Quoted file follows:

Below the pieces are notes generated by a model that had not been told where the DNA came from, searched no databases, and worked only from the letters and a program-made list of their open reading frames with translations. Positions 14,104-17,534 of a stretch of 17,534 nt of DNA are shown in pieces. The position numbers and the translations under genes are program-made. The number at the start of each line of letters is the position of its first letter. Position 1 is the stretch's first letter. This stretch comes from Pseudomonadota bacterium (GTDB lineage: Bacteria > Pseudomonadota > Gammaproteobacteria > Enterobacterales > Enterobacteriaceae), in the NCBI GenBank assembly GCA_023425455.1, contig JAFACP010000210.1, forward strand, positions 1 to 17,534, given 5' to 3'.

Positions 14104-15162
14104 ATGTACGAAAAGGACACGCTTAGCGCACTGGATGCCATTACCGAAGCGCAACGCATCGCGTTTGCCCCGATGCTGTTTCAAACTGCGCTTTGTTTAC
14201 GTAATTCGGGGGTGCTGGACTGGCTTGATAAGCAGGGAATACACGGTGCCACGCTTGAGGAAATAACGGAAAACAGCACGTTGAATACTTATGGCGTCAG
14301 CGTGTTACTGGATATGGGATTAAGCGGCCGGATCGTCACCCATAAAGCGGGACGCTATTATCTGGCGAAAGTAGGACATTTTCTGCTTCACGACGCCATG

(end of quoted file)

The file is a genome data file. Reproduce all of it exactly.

Below the pieces are notes generated by a model that had not been told where the DNA came from, searched no databases, and worked only from the letters and a program-made list of their open reading frames with translations. Positions 14,104-17,534 of a stretch of 17,534 nt of DNA are shown in pieces. The position numbers and the translations under genes are program-made. The number at the start of each line of letters is the position of its first letter. Position 1 is the stretch's first letter. This stretch comes from Pseudomonadota bacterium (GTDB lineage: Bacteria > Pseudomonadota > Gammaproteobacteria > Enterobacterales > Enterobacteriaceae), in the NCBI GenBank assembly GCA_023425455.1, contig JAFACP010000210.1, forward strand, positions 1 to 17,534, given 5' to 3'.

Positions 14104-15162
14104 ATGTACGAAAAGGACACGCTTAGCGCACTGGATGCCATTACCGAAGCGCAACGCATCGCGTTTGCCCCGATGCTGTTTCAAACTGCGCTTTGTTTAC
14201 GTAATTCGGGGGTGCTGGACTGGCTTGATAAGCAGGGAATACACGGTGCCACGCTTGAGGAAATAACGGAAAACAGCACGTTGAATACTTATGGCGTCAG
14301 CGTGTTACTGGATATGGGATTAAGCGGCCGGATCGTCACCCATAAAGCGGGACGCTATTATCTGGCGAAAGTAGGACATTTTCTGCTTCACGACGCCATG